"I'm officially making the decision to be brave and go gray. I'm putting my trust into the one who personally knows my hair as she tells me "you are going to rock the gray". I've read blogs and pinned styles on my Pinterest board for inspiration. And I've made the appropriate family announcement to which my lovely husband says "What gray hair?" (I love him and his "blindness"). I'm ready to do this. I think.
My glitter hair (glitter sounds so much younger than gray) started making its appearance when I was in my late 20's. Granted it was only a strand or two but it was there. Plucking was not an option especially when "two more will grow back in its place". (On top of that, plucking hurts.) So began my love/hate affair with Clairol. We've been through a lot together and eventually we came to an understanding that the lovely models are not real people; dark brown means black; carmel means orange; and cool vs warm has nothing to do with the weather. Eventually Clairol took a back seat to Natural Instincts. Natural and I became fast friends as she became my monthly routine. We were so in sync (see what I did there?) with our routine that I could literally roll out of bed and 20 minutes later those strands of glitter were once again a brilliant shade of "natural" light brown. Eventually though, she started to be a little more demanding of her time. What was once a monthly affair started to be a three week affair. I knew eventually she would want more of my time and more of my money. So began my thoughts of a new routine and a new shade. A shade of gray.
I know this is not going to be an easy journey (hence the words "be brave") and I know that there are going to be moments when Natural will beckon me to return to her but for today at least, I committed to seeing this through. I would be lying if I said I wasn't a bit nervous. There's definitely some apprehension about taking this step. I'm putting my true color out there. No more hiding behind Natural. This is who I am. And I'm gonna rock the gray. Stay tuned ....
The Wheels on the Bus
His name was Pete and for most of my childhood years, he was the first person I saw as I stepped out of my house early in the morning and often the last person I would see before walking into my house at the end of the day. He had a twinkle in his eye and a sweet, gentle smile as he greeted me first thing in the morning and as he bid me goodbye at the end of the day. He knew my real name but often referred to me as “Doll”. He was a quiet, gentle spirit of a man who had a way of making me feel safe and special with a wink of an eye and a welcoming smile on his aged face. He was my bus driver.
At the end of my 3rd grade year, my family moved to a very small town twelve miles away from my school. And so began my life as a “bus kid”. For the remainder of my school years, Pete drove bus #10 to and from school each day. Through rain, snow, or sun … he safely delivered “his kids” to school and then made sure we made it home safe and sound. But he was more than a bus driver. He was a source of comfort at the end of a bad school day and an encouraging friend when junior high years were not so kind. He knew when to tease and joke just as he knew when no words were needed or wanted. He put up with and accepted without complaint children who could be a little bit bratty, ornery, and less than kind. He endured loud, excited voices as the school year came to a close for holiday and summer breaks just as he endured sad, weepy, anxious children on the first day school. And when needed, he would stop the bus in order to deal with less than ideal behaviors and attitudes. He grinned with delight when we would shout at him from the back of the bus on those cold, wintry mornings to turn up the heat! ("Hey Pete, turn up the heat!") He was a saint, that man. And he was my friend.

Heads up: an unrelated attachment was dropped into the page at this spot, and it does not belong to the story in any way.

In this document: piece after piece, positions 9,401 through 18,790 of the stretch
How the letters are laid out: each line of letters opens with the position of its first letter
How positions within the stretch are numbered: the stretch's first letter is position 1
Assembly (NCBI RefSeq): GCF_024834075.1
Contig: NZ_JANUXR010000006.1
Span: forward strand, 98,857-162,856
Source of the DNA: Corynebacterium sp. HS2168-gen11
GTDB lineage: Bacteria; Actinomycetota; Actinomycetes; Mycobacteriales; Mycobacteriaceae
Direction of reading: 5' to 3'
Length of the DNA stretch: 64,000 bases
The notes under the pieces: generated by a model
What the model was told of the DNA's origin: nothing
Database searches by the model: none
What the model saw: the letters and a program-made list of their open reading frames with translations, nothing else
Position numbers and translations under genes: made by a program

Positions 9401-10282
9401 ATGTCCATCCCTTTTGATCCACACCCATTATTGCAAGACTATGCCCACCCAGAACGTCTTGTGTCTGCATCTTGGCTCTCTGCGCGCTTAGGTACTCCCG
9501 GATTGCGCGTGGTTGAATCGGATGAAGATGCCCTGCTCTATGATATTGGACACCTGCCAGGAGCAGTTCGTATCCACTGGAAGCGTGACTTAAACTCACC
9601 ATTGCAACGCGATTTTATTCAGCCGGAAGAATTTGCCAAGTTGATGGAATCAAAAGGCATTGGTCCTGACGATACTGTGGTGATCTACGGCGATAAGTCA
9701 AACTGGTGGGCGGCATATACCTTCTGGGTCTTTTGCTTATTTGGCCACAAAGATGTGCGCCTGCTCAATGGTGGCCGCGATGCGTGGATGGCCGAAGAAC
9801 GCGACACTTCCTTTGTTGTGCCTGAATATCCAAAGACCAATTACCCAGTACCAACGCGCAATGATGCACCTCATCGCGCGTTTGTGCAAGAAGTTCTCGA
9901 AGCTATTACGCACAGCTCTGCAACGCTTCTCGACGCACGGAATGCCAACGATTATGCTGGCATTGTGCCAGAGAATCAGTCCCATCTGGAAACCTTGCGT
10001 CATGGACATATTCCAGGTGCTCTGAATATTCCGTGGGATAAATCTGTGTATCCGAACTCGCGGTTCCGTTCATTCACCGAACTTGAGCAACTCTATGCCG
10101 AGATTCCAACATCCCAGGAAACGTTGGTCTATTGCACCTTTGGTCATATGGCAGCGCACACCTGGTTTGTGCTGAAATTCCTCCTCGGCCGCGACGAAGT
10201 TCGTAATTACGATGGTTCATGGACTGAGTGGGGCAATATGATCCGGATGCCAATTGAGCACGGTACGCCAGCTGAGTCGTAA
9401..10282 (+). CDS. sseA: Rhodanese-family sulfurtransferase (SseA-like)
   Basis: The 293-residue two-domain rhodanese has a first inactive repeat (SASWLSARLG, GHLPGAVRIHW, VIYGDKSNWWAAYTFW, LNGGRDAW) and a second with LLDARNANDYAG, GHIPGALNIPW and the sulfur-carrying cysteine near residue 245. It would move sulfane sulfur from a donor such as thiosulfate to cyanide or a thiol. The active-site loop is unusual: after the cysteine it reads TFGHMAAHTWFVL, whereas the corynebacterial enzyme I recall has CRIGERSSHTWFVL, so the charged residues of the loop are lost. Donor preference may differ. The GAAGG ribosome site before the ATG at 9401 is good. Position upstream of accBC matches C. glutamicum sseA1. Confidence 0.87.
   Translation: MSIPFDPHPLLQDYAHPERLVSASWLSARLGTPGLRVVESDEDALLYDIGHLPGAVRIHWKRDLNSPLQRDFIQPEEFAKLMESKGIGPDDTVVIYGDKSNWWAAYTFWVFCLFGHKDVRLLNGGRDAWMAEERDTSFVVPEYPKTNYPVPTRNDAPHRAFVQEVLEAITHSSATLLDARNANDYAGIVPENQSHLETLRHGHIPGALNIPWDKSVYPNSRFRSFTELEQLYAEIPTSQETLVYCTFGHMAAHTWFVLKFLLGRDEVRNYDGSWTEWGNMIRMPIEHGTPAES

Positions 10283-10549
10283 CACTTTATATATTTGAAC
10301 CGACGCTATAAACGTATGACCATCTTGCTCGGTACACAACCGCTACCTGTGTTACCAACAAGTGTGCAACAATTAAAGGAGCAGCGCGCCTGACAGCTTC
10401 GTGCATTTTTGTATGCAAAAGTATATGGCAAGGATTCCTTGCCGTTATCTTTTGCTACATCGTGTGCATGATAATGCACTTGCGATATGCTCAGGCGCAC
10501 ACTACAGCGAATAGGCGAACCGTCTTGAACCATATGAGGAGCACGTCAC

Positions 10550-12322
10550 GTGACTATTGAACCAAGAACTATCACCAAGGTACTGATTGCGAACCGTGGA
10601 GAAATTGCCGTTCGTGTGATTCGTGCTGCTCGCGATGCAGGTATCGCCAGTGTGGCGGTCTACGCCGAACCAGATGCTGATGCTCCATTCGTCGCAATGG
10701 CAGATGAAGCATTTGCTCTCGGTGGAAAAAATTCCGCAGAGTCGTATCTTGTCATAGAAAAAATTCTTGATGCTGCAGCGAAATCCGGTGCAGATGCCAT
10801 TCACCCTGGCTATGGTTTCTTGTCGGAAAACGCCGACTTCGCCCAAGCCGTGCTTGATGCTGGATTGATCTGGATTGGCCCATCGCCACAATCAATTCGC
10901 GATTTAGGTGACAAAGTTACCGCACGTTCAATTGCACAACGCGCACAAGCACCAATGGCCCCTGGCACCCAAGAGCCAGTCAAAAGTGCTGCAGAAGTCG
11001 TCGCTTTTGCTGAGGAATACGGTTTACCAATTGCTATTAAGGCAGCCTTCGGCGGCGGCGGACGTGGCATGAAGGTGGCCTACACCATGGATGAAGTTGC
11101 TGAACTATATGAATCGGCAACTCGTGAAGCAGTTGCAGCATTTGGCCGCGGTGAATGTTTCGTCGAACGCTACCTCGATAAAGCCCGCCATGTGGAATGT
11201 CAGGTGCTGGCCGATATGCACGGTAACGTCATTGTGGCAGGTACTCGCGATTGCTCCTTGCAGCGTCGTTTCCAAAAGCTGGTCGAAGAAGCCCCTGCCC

After all these years, I can still recall his friendly face and his quiet voice as he greeted me … “Hey there, doll” and “Have a good night.” As the new school year begins, say a little prayer (ok … a big prayer) for the “Pete” in your child’s life. And encourage your children to tell him “Thanks for the ride, Pete!” We need more of you in our lives.
My Vote is for the Four Year Old
I doubt many of us can remember what it’s like to be four. Most of us can barely remember what took place yesterday, let alone what life was like as a four year old. I’ve determined that four year olds know how to live life to the fullest, though, and that we should all strive to live like a four year old. Four year olds giggle at the silliest things and talk to their food like they are life-long best friends. They dance when they walk and sing when they talk. They make awesome discoveries and are not shy about announcing what they are good at … like walking. Four year olds show quite the concern for people of all ages and demand that hands are to be held in the parking lot so you don’t get ran over (“you don’t want a car to smash you and then you bleed all over”). Four year olds think all turtles are Ninja turtles and that tiny grey mice are “so cute”. They are sweet in showing concern for baby sisters (“Don’t worry, sweetheart. I will always be here for you”) and for vacationing parents (“So how are YOU doing, mommy”). They can take any phrase and repeat it over and over and make it into a song that is sung … over and over (“we are sisters, we don’t know and we don’t care … we are sisters, we don’t know and we don’t care”). They freely toss out well-deserving compliments (“you’re the best, Mimi!”). And at the end of the day, when it’s time for bed, hugs are demanded and whispers of “sleep tight, don’t let the bed bugs bite” are said as eyes are closing and four year old dreams take over. If only we could stay four … or maybe not (as I break up a squabble with a 4 year old and her younger sibling). Oh, to be four.
Just a few more sleeps ...
When our children were younger, we used the phrase “just a few more sleeps” to count down the number of days to whatever was coming. Whether it was a planned vacation, an anticipated sleep-over, or Christmas Day, saying “just ____ more sleeps” would usually satisfy the inevitable question of “when are we going” or “how many more days”. In just a few more sleeps, our youngest daughter will be getting married. She is the last to leave our nest and just like any other parent who has gone down this path, it is a nest full of all kinds of emotions.